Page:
So every seen an end to the continuous SWATting attempts on Hollywood? Probably not. But I will predict a drastic decline in those attempts, as well as an increase in arrests and convictions of those who choose to play this dangerous game. 45 years ago, prank phone calls may have been an amusing game.

“Is your refrigerator running? Then you better catch it!”

This might have given a five-year-old a stomach ache from the belly laughs. Today, reports of hostages and military grade weapons are going to get someone shot, and most likely killed. The obvious question is will next generation 911 make this problem worse?

Although it’s true that more opportunities may be present to initiate a SWATting attack, the standard tools and monitoring inherent in all networks today will make the detection much easier and faster shutting down the origination attempts. With the level of security being deployed in most networks today we easily have the technology to identify and capture those who choose to play.


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Until next week. . . dial carefully.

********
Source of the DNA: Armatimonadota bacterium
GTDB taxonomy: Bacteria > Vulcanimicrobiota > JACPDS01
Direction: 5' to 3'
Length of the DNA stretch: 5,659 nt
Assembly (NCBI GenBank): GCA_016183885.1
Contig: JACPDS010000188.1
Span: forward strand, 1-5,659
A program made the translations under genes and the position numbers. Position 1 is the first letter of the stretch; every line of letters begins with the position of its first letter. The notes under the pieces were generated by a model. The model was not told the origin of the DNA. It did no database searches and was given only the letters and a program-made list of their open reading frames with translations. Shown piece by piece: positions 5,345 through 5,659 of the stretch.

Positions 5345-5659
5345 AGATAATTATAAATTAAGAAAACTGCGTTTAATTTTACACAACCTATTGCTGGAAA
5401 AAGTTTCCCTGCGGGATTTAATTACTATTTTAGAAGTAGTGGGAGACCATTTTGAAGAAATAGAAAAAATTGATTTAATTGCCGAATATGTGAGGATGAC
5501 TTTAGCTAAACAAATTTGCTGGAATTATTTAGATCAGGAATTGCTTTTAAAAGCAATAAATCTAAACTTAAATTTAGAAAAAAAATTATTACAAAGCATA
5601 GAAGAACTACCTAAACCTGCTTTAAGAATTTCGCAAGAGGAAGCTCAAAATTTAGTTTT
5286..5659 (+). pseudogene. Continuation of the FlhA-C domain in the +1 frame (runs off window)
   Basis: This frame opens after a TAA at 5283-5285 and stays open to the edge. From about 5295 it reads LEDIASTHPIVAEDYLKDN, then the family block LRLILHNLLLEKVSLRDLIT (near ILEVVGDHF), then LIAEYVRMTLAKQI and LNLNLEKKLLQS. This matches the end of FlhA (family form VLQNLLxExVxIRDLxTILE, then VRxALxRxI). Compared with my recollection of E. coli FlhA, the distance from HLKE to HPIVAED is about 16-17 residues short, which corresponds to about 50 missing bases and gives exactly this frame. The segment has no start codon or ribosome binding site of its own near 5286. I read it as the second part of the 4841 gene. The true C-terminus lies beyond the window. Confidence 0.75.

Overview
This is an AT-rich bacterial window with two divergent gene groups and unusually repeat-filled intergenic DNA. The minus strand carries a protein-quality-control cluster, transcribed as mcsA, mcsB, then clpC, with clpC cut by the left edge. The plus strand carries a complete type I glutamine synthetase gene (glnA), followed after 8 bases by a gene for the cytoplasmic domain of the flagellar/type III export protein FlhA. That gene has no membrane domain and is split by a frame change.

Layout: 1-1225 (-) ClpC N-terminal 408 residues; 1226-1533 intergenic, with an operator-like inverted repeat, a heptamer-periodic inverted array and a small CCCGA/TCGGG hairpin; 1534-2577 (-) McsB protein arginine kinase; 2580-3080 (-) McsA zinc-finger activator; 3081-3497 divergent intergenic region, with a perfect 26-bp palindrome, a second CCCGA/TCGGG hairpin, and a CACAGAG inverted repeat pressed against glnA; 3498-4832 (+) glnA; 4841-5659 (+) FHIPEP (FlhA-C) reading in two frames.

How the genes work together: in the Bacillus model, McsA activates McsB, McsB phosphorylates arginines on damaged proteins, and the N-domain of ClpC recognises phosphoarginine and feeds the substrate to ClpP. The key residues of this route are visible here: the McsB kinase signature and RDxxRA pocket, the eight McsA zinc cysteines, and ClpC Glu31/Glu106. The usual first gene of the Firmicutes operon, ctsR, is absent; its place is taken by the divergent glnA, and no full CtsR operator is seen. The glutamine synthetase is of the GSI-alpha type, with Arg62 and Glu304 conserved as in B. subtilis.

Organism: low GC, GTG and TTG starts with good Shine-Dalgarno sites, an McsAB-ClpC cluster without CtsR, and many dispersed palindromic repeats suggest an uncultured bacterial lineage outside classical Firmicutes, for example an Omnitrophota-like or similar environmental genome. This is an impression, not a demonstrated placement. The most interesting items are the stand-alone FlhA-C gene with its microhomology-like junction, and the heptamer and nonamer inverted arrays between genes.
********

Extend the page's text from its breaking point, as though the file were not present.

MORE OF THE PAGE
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Connected Health: The Digital Transformation of Care Innovation

All around the world, across the spectrum of disease, IT is changing our approach to chronic conditions and how we approach connected health. Text messages remind people living with HIV to take their medication and keep their medical appointments. Smartphone apps diagnose post-traumatic stress disorder by analyzing a user’s voice. Online forums enable breast cancer patients and survivors to trade information related to every stage of their care.

Collectively known as “connected health,” these recent, IT-driven innovations represent the intersection of digital technology and care. They’re transforming not only the way people manage their own health, but also the way they interact with their healthcare providers.

Unintended, but welcomed, consequences

By and large, connected health is an adaptation of technologies that were originally developed for other purposes. Mobile technology started out as a voice communication tool. Instant messaging was an outgrowth of online chat rooms. Social media became a means for making new friends.

Now these technologies have evolved and converged in a way that is overcoming formerly intractable barriers to care. By minding the agenda of day-to-day care, for instance, they give people the opportunity to stay in adherence with their treatments even where clinical visits are impractical due to cost, distance or availability. And by helping patients preserve their privacy, make sense of their conditions, and learn from others with similar experiences, health IT can lift the stifling veil of stigma from disease.